Most Giants fans know the deal when it comes to Bruce Bochy and his veterans. Bochy loves a good veteran – he always has. Because Boch masterminded the Giants 2010 line-up into a World Series championship, there happens to be very few times that I chose to question his leadership. That batting order, top to bottom, was filled with veterans. Players like Pat Burrell, Juan Uribe and Aubrey Huff lead the offensive charge down the stretch and into the playoffs. Edgar Renteria, in his 14th season as a major leaguer, was the man to seal the deal on a title for the Giants. Although Bochy’s loyalty to veterans may have proved to pay off in the past, there is one case this year where I have to call foul on Bochy’s loyalty; that case belongs to Aubrey Huff.
Huff was magical in 2010 and his numbers reflected it. Huff batted .290 while hitting 26 homers and driving in 100 more runs. 2011, as we know all too well, was not so spectacular. In 150 games played, Huff batted at an underwhelming .246 clip, hitting 12 homers (3 of which came in one game) while driving in just 45 runs. Those mediocre numbers all came while Huff was stealing time from youngster Brandon Belt, who yo-yoed up and down between Fresno and San Francisco over the course of the season. When Belt was up in SF, he was sharing time with Huff at first base.
Considering that the Giants outfield is already crowded with names like Schierholtz, Pagan and Cabrera, there doesn’t seem to be much room for Belt. Given Huff’s inability to field the ball out in wide open spaces, it wouldn’t be logical to send him out there either. We have ourselves a good old fight for first base (awkward!), but knowing Bruce Bochy, it’s pretty clear who’ll win that spot. That leaves Belt as the odd man out – either on the bench or back in the minors – and I’m thinking that it shouldn’t.
In Huff's two years with the Giants, he played in 307 games, hitting .269 with 293 hits, 145 RBIs, 38 homers and 130 walks. In the same two years, Brandon Belt spent one full season in Fresno and followed it up with split time between Fresno, San Jose and San Francisco. His numbers amounted to 252 games hitting .299 with 272 hits, 166 RBIs, 40 homers and 160 walks.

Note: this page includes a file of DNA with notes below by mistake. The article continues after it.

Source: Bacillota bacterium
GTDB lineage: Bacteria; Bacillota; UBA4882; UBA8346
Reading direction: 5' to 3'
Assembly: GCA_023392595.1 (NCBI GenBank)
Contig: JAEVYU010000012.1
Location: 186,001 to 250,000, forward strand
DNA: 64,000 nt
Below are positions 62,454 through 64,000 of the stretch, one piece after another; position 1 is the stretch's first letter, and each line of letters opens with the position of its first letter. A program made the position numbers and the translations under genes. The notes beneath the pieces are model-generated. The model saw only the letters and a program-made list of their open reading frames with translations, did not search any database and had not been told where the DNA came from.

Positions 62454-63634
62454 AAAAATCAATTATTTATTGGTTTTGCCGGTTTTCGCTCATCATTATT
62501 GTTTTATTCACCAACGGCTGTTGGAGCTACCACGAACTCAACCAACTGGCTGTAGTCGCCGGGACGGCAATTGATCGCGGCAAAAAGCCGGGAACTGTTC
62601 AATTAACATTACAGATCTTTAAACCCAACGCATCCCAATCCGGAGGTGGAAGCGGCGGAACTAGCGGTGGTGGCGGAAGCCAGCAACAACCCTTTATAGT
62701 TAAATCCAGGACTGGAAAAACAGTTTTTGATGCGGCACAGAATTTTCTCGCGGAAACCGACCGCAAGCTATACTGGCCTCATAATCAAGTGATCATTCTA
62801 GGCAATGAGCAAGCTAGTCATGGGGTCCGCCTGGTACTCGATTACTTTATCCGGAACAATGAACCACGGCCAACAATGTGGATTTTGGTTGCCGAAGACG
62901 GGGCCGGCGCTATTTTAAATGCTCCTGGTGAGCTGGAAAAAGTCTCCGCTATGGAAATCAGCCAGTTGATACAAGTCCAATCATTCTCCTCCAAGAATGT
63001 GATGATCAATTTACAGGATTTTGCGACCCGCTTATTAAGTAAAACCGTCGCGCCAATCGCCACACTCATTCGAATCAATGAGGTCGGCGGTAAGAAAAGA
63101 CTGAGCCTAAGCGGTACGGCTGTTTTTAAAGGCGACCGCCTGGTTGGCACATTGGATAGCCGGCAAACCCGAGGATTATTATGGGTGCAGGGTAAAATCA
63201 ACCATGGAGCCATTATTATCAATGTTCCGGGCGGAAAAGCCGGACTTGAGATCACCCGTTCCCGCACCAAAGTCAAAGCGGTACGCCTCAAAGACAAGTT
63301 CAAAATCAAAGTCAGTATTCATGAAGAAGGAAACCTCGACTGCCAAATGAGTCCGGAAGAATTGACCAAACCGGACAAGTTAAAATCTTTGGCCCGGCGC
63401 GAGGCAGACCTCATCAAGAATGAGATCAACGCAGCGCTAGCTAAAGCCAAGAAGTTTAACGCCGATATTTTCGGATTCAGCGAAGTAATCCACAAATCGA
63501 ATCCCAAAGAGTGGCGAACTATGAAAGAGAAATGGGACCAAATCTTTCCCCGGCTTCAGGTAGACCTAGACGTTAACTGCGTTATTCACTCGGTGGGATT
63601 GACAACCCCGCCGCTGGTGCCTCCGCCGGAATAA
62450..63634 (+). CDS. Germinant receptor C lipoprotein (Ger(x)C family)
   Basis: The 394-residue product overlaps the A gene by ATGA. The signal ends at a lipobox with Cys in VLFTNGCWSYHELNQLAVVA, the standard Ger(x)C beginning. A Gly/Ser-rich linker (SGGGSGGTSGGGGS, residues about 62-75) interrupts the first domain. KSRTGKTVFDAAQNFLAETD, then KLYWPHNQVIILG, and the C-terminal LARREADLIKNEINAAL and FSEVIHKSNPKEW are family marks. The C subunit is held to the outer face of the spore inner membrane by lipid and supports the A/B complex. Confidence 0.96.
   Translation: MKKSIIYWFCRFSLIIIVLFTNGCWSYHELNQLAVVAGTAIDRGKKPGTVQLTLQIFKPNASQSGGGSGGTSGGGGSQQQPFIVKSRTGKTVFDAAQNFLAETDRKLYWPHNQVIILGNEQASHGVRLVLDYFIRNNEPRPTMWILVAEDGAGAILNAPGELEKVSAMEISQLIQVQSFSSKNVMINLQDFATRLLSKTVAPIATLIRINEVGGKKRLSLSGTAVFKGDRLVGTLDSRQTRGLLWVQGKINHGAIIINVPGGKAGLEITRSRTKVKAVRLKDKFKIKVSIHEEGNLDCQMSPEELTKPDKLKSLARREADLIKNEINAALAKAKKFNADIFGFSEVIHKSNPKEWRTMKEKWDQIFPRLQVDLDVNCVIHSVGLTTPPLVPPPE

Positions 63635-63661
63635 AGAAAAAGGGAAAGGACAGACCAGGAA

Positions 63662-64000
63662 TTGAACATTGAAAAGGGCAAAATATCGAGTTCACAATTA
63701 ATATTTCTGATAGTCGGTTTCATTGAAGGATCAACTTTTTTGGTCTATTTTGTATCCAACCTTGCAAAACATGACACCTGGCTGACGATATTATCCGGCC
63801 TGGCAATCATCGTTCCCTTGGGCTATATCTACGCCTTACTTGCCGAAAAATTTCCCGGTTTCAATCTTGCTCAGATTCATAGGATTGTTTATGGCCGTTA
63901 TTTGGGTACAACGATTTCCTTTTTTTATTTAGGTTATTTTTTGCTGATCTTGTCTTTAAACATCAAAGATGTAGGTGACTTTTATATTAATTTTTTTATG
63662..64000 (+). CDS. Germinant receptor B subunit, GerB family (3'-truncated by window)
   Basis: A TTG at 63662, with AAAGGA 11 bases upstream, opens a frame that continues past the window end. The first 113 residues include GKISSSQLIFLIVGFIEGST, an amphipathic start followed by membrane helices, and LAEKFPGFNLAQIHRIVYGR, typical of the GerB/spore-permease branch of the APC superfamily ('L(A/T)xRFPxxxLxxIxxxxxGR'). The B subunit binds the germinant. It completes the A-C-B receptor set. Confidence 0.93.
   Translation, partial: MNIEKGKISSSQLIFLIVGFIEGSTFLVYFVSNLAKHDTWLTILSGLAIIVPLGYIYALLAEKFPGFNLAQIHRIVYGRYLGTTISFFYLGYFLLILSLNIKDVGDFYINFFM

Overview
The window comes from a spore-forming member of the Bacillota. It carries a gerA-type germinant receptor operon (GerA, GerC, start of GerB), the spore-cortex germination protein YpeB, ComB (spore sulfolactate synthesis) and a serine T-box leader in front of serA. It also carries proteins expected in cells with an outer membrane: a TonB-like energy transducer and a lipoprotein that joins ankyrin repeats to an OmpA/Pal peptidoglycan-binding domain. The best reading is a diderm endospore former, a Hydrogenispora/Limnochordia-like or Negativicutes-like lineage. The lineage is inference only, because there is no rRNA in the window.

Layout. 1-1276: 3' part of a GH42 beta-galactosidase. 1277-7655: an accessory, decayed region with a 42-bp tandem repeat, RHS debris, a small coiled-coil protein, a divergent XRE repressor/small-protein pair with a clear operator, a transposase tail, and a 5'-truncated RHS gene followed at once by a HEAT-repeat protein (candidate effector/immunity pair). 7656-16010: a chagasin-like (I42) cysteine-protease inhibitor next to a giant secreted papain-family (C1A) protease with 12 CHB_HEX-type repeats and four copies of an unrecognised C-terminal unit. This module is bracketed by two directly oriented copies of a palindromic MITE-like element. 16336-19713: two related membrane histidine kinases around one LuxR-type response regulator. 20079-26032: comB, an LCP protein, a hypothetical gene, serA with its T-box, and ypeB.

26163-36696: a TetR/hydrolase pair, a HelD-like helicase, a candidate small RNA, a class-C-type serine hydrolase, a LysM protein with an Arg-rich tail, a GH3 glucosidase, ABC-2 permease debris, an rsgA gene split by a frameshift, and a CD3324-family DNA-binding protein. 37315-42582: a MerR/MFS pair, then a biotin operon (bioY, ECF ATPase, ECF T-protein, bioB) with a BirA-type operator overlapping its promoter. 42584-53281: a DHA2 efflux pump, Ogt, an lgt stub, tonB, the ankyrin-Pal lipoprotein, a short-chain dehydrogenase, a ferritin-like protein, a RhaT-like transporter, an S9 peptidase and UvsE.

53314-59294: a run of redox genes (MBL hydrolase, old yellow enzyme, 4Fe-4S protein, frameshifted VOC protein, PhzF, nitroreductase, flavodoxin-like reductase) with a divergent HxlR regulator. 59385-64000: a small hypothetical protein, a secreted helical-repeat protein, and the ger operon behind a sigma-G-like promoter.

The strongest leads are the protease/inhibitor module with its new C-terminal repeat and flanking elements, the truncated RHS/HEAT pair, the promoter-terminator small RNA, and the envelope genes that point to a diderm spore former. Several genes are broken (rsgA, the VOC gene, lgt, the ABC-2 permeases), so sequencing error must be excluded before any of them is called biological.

In other words, in 55 less games, Brandon Belt’s batting average was 30 points higher than Huff. Huff had 21 more hits, but Belt hit 21 more RBIs, took 30 more walks and hit 2 more home runs than Huff did.
It’s obviously difficult to compare a player who has spent most of his career in the minors with one whose stats get pulled from the majors. There’s really no statistical way to account for the difficulty of pitching that Belt faced without having to write a thesis.
On the other hand, the stats I pulled for Aubrey Huff were solely from his career in San Francisco, and thus they were skewed. One year was one of his best seasons; it was followed by one of his worst.
The point is that Brandon Belt has shown – at least during his time in the minors – that he is capable of putting up numbers as good if not better than Aubrey Huff. Furthermore, any holes in Belt’s game can only be repaired by getting more meaningful at bats with the San Francisco Giants in 2012.
The statistics actually show that Belt was harmed by the constant moving he experience in 2011. In 2010, when Belt spent his entire season in Fresno, he finished with a .352 batting average, knocking in 99 runs and 23 homers. In 2011, while Belt was bounced back and forth, his production dropped -- .273 average, 54 RBIs, 17 homers. These numbers were obviously affected by the type of pitching he faced in the majors, but even his statistics in the minor leagues were down in 2011, hitting .320 in Fresno exclusively that year. That’s a 32 point drop from the season prior.
Should Aubrey Huff struggle out of the gates in 2012, Bochy would be wise to yank that leash quickly in favor of playing Brandon Belt at first base. Exactly how many games he gives Huff to fail is not my call – I’m just a fan, not a manager. But the Giants should find a way to jump on the opportunity that Brandon Belt poses while they have the chance. Good talent like this simply should not be wasting away by sitting on the pine or a plane back to the minors.